Skin wounds trigger tumors

Researchers show how stem cells in hair follicles can transform into cancer while helping to heal an injury

Carrie Arnold
Feb 13, 2011
Even small wounds like paper cuts can activate cancer-provoking genes in the skin as it heals, leading to an increased risk of the most commonly diagnosed cancer, according to a study published online today (February 14) in the Proceedings of the National Academy of Sciences.
Inactive stem cells (green) reside at the bottom of hair follicles but can be recruited to a wound site to help with the healing process.
Image: Jeremy Reiter and Sonny Wong, UCSF
The work is "pioneering," said Ervin Epstein, a cancer researcher at the Children's Hospital Oakland Research Institute in California, who was not involved in the research. "What could be more important than identifying the cell of origin of the most common of human cancers?" Basal cell carcinoma is a type of skin cancer that frequently arises from the cells of hair follicles, which contain stem cells that differentiate and divide to replace...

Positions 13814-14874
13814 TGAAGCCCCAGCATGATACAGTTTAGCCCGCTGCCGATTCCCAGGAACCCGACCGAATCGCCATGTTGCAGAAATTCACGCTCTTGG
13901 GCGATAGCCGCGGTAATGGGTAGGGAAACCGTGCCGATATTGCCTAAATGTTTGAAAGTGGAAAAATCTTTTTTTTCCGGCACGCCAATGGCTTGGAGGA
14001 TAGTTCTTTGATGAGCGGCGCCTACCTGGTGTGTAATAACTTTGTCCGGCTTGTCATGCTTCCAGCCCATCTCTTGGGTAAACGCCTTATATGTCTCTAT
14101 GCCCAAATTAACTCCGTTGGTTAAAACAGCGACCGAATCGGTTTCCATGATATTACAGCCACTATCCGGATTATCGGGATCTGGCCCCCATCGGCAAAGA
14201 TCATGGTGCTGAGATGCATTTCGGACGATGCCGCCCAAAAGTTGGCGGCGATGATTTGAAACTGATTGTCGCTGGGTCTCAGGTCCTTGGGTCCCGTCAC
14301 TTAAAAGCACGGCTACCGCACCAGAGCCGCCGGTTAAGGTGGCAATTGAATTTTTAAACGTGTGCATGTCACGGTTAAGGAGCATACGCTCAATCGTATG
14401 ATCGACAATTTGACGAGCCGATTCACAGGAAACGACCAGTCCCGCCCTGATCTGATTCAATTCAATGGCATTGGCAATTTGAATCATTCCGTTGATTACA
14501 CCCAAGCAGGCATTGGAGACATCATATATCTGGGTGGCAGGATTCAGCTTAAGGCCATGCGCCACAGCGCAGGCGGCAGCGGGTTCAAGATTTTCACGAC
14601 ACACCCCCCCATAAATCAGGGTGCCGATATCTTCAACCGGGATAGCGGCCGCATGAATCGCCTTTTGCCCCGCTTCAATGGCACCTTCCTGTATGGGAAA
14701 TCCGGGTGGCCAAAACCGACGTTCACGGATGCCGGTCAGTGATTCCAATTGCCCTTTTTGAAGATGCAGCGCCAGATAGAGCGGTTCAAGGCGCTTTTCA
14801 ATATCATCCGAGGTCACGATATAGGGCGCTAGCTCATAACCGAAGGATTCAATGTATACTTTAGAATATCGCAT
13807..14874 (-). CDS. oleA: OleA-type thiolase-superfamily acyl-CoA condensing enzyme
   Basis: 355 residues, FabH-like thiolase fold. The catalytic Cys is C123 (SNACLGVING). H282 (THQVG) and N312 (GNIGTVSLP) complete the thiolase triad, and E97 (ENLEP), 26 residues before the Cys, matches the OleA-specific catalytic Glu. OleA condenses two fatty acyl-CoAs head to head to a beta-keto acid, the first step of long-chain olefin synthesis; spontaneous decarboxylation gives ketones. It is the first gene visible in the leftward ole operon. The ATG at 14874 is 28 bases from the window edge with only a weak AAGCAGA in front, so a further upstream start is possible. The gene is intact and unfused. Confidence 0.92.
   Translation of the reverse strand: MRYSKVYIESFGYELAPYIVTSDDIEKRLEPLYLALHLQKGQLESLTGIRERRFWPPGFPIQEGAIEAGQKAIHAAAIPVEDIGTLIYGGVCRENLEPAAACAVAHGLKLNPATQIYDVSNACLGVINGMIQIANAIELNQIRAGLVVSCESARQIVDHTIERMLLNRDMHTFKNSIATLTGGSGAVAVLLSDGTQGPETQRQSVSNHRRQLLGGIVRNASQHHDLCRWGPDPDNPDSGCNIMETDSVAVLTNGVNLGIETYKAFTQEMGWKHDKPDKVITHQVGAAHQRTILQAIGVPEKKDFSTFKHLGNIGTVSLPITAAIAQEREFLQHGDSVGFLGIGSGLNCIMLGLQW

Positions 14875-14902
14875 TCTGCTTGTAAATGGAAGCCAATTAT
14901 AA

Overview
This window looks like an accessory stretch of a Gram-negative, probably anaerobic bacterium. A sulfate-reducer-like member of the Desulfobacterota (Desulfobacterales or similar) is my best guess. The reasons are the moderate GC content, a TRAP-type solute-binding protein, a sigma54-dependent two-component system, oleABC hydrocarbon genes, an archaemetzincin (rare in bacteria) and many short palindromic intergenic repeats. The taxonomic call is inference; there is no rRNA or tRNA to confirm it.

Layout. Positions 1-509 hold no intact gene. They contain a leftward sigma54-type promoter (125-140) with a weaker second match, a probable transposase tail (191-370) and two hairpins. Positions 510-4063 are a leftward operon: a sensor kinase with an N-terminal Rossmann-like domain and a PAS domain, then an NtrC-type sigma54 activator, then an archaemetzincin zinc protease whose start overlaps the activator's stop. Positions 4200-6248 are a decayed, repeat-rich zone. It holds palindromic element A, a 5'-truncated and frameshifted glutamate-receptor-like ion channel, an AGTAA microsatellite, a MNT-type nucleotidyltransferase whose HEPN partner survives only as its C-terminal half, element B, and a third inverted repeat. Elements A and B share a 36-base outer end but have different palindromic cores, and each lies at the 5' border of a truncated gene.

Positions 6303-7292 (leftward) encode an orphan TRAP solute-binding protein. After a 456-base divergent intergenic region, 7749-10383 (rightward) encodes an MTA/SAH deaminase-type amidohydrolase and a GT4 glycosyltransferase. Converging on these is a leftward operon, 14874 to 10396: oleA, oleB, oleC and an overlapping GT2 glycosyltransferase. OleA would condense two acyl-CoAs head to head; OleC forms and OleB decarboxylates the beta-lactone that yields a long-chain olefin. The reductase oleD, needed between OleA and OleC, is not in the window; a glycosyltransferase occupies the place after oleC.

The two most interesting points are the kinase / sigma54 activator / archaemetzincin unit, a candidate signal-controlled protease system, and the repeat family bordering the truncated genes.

S.Y. Wong and J.F. Reiter, "Wounding mobilizes hair follicle stem cells to form tumors," PNAS, www.pnas.org/cgi/doi/10.1073/pnas.1013098108, 2011.